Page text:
As you may have already read in our last blog post, the conservational approach we use is rewilding. If you wanna find out more about the definition of it, you may just head back to our previous blog entry on what rewilding is. If you already know all about it: Here’s what makes rewilding such a unique and nice way to create wilderness! To align and facilitate rewilding efforts, practitioners all over Europe have decided on ten core principles that also we at Sylvester aim to follow. All principles are equally important and are at the core of our efforts.
1. Providing hope and purpose
Rewilding does not only tell the story of a more sustainable and vital future, but also encourages us to take action and collaborate today. The rewilding narrative aims to be inspiring and empowering to take action and not to freeze in shock of the current climate developments and news.
2. Offering natural solutions
Rewilding recognizes that ecosystems are dynamic and constantly changing. It should anticipate the effects of climate change and where to possibly act as a tool to mitigate impacts. Rewilding is adapting to changes and dependant on constant monitoring and feedback. This might also mean to abandon techniques that have worked well in previous projects or adjusting them to a current change of circumstances. Providing and enhancing nature-based solutions helps to incorporate these points into rewilding and it can help to mitigate environmental, social, economic and climatological challenges.
3. Thinking (and acting) creatively
Rewilding means acting in ways that are innovative, and entrepreneurial, with the confidence to learn from failure. This means to think outside the box, observe well the given conditions and to be bold and try out new solutions.
4. Complementary conservations
Rewilding complements more established methods of nature conservation. As innovative and creative rewilding should be it should also always take into account established conservation methods and support their efforts in the best way possible. In addition to conserving the most intact remaining habitats and key biodiversity areas, we need to scale up the recovery of nature by restoring lost interactions and restoring habitat connectivity. Rewilding focuses on the recovery of ecological processes, interactions, and conditions based on reference ecosystems.
5. Letting nature lead
This means that there is no human-defined optimal point or end state. Nature knows best where it can thrive and rewilding lets restored natural processes shape our landscapes and seascapes in a dynamic way.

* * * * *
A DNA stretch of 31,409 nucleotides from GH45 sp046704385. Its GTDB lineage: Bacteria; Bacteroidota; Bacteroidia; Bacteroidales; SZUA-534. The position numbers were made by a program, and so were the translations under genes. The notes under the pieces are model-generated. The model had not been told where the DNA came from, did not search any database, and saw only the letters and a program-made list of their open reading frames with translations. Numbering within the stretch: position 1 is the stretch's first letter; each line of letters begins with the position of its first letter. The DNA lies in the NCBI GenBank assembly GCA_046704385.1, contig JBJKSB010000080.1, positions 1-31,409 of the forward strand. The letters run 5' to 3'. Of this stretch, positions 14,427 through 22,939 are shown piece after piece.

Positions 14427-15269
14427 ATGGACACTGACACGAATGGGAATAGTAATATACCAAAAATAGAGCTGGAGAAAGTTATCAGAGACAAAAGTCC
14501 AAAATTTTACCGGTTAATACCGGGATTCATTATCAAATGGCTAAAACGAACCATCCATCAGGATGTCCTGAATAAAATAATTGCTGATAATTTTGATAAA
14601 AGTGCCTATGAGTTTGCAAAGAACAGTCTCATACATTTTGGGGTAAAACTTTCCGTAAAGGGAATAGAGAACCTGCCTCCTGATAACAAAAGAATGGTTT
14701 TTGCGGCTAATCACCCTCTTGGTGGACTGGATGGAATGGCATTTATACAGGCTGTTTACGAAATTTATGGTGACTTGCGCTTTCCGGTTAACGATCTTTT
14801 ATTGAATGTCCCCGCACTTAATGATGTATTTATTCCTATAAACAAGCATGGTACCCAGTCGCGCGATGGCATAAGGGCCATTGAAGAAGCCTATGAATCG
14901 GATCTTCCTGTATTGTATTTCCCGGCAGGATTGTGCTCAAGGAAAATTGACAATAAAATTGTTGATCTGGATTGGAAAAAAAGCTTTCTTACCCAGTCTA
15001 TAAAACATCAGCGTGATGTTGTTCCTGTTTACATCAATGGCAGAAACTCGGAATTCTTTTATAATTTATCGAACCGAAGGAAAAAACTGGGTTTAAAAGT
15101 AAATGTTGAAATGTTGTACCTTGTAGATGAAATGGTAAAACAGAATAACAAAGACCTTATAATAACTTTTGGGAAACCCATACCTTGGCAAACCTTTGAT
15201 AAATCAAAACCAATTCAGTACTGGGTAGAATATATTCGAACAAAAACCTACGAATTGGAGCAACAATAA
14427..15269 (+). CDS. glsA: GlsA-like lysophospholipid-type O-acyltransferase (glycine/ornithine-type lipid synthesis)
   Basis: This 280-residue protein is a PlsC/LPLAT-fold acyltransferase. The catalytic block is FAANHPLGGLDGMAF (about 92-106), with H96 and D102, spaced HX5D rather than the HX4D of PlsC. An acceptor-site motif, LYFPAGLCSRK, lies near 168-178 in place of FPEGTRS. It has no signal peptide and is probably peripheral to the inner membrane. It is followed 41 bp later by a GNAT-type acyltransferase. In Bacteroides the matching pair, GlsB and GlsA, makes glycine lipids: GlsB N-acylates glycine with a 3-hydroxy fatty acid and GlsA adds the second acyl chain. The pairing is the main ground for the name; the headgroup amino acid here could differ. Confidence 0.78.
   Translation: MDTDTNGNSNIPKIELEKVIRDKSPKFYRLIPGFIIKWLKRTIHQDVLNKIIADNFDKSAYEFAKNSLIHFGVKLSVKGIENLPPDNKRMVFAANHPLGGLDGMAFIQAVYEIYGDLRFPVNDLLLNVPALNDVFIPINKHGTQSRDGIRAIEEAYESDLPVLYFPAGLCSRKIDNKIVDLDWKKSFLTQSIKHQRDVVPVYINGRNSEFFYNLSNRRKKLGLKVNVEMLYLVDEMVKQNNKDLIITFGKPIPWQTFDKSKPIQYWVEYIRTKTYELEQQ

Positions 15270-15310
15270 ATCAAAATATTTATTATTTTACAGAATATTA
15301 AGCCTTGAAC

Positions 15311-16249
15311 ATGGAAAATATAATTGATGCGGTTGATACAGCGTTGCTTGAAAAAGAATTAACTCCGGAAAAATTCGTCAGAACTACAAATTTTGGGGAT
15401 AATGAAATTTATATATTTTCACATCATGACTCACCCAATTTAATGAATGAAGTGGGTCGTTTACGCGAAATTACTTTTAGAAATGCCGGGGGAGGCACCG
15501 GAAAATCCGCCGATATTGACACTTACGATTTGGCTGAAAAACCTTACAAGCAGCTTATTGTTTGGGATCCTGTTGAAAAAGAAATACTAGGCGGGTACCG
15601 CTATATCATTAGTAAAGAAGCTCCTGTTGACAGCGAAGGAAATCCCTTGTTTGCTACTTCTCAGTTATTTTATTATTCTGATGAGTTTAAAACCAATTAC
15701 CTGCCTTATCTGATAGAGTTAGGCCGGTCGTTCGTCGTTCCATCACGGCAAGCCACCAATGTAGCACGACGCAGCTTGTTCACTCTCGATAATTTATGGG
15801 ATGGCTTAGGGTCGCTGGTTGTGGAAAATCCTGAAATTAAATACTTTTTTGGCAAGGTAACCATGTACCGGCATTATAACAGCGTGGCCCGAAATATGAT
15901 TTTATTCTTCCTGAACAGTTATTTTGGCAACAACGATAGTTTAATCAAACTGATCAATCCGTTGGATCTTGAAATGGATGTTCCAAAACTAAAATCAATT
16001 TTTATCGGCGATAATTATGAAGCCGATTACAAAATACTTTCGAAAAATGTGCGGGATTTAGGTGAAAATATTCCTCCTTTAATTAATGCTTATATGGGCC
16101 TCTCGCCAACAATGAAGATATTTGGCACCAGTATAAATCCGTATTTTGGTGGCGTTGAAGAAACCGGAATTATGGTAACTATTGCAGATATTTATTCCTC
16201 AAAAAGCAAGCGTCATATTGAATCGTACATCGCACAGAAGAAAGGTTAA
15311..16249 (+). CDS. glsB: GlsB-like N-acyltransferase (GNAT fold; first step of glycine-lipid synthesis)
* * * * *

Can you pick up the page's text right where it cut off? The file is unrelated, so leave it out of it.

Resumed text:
6. Working at nature’s scale
This means to allow ecosystems to take the space they need to grow and build resilience. To provide for that, rewilding employs landscape-scale planning that considers core areas, connectivity, and co-existence. It also includes recognizing the intrinsic value of all species and ecosystems and to utilize wildlife to restore trophic interactions.
7. Acting in context
Rewilding requires local engagement and support. It requires a paradigm shift in the coexistence of humans and nature. By embracing the role of people, their cultural and economic connections to the land rewilding tries to find ways to work and live within healthy, natural vibrant ecosystems and reconnect with wild nature. We collect the knowledge of the environmental and cultural history of a place. Oftentimes local people know the land and its tradition best. Rewilding especially focuses on bringing the views of local communities into rewilding practices.
8. Building nature-based economies
By enhancing wildlife and ecosystems, rewilding provides new economic opportunities through generating livelihoods and income linked to nature’s vitality. For example eco-tourism or wild fruit harvesting offer a new income perspective for the local community that takes into account nature’s needs.
9. Long-term focus
To ensure sustained positive effects on biodiversity and resilient ecosystems for future generations, rewilding efforts aim and work on a long-term perspective.The goal is to create eco systems that can thrive self-sustaining for generations to come.
10. Working together
Building coalitions and providing support based on respect, trust and shared values. Connecting people of all backgrounds to co-create innovative ways of rewilding and deliver the best outcomes for communities and wild nature. Exchanging knowledge and expertise to continually refine rewilding best practice and achieve the best possible rewilding results. Using the best-available evidence, gathering and sharing data, and having the confidence to learn from failure will lead to success.